Well, not a true outsider. I do have a Satisfying Retirement and personal Facebook page and a Twitter account. Primarily, I use them to promote this blog. I will comment on someone else's postings if I feel particularly engaged by something, but not very often. I don't use LinkedIn or Pinterest. I have heard of Snapchat but know nothing about it. Instagram is not part of my life. Even Google Plus isn't on my radar. So, compared to a lot of folks I am a low level social media participant.
Interestingly, the demographic with the largest growth in Internet use over the past half dozen years are those in the 65+ age group. Daily Internet use jumped 71%, with an accompanying 34% increase in the use of social media.
Staying in touch with family, relatives, or reconnecting with friends are key motivators. Social media can help reduce feelings of isolation or being out of step in a world that is increasingly technological in orientation. Recently, I was contacted about my 50th High School Reunion by someone who tracked me down on Facebook. Twitter is being used to keep up with the topics folks are talking about. Discussion groups and finding others who share opinions and struggles can be empowering.
I fully support that type of involvement. When its use helps lessen feelings of loneliness or allows someone to connect with others who share concerns and beliefs, social media can be a powerful tool for good. Learning to use a computer and navigate the Internet helps keep an aging mind active and open.
But, with that new world come risks and dangers. A week or so ago I wrote about the malware epidemic. One of the targets that hackers love is social media. Clicking on a link that seems interesting or going to another site to look at a fascinating video can lead to computer infection. Stealing someone's identity or taking over another's Twitter or Facebook account is a rather common occurrence.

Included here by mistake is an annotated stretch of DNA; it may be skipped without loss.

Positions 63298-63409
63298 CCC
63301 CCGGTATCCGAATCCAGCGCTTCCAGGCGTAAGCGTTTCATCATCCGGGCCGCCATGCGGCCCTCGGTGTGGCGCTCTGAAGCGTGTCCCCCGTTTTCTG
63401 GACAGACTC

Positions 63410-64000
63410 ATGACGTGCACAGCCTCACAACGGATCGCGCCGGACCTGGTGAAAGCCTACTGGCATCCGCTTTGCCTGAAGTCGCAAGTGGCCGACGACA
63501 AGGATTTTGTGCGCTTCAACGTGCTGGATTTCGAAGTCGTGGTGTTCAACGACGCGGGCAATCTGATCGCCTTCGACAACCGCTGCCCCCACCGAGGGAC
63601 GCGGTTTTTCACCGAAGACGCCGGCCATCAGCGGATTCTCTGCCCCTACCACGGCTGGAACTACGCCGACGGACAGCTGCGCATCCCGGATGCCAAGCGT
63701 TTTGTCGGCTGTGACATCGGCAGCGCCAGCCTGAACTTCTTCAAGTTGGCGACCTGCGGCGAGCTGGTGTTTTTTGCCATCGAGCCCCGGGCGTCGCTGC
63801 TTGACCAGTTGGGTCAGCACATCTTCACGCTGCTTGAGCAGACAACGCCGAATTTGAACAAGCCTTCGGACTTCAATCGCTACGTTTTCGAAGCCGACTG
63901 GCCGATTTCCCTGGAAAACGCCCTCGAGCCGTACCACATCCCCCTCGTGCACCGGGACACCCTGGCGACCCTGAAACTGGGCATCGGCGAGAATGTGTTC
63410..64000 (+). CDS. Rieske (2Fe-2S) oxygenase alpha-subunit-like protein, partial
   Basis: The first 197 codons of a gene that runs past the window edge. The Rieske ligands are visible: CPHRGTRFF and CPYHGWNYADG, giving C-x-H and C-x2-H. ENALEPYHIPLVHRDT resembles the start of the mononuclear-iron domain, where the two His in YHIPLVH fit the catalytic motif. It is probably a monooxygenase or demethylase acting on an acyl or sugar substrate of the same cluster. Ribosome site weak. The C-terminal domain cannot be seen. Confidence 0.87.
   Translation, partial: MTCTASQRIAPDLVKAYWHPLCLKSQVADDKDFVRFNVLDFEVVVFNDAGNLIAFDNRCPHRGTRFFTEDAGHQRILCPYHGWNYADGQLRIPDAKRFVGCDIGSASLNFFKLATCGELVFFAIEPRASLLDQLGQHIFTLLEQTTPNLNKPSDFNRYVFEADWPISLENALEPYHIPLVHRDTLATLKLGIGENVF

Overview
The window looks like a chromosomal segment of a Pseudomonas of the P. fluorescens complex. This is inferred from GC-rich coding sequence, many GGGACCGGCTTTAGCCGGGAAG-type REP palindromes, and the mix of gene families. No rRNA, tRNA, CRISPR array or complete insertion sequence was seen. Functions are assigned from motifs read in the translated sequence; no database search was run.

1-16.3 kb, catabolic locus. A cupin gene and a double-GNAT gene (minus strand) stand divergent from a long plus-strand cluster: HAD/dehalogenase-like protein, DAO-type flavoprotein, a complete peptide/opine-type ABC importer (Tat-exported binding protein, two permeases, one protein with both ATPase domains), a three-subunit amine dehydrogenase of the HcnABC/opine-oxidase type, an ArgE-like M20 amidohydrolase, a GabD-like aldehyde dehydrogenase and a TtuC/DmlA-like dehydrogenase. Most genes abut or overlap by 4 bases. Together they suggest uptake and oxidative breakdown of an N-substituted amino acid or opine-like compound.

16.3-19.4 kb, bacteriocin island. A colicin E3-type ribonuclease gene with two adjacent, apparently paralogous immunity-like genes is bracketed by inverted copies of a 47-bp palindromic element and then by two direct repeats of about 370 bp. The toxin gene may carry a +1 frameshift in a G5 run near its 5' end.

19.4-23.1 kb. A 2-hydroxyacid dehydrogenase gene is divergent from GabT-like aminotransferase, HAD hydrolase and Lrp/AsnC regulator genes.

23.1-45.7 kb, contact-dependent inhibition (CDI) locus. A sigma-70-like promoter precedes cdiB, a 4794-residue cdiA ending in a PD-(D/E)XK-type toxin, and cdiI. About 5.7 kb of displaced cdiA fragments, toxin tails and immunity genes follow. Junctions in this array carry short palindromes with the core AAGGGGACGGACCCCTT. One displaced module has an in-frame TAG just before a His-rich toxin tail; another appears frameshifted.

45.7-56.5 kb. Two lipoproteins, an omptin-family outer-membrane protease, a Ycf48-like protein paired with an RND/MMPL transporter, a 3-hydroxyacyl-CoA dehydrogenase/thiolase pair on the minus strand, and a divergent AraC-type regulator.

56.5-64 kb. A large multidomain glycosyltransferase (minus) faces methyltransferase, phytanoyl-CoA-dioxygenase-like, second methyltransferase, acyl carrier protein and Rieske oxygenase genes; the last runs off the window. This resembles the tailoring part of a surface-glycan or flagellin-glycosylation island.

Actually, I have had both my Twitter and Facebook accounts hacked. In each instance someone started sending out spam and dangerous links to those in my on-line "friends.". Luckily, I was notified quickly that I appeared to be sending out odd information.
Another recent development is the problem of fake news on Facebook and other sites. These legitimate-looking articles contain "news" stories that have little or no truth in them. They are designed to promote a particular point of view, to deceive readers, or to prompt action based on fabrications. I must admit I have clicked on several stories that seemed to be legitimate, but on closer examination, were not.
Social Media can be anonymous. The name chosen to represent someone is usually not the person's real name. Even a picture may be of someone else. With that comes a problem. It is too easy to hide behind a made-up name and spew hate or slurs with impunity.
Though we tend to think of younger folks as the ones using social media to settle scores or degrade someone, I doubt if age is a reliable test. During the last election season, Twitter, Facebook, and I assume other sites, were positively toxic at times and it seemed clear that many of the participants were from our age group.
Even if you'd never consider sending messages like that, just reading them can be upsetting and depressing. It is vital that we steer clear of reading things that are designed to add stress to our lives or cause us to react in a negative way.
Social Media has been a tremendous tool for good. If used responsibly these outlets keep us connected, informed, and entertained. Like almost anything else, if used recklessly or without common sense, there can be serious problems.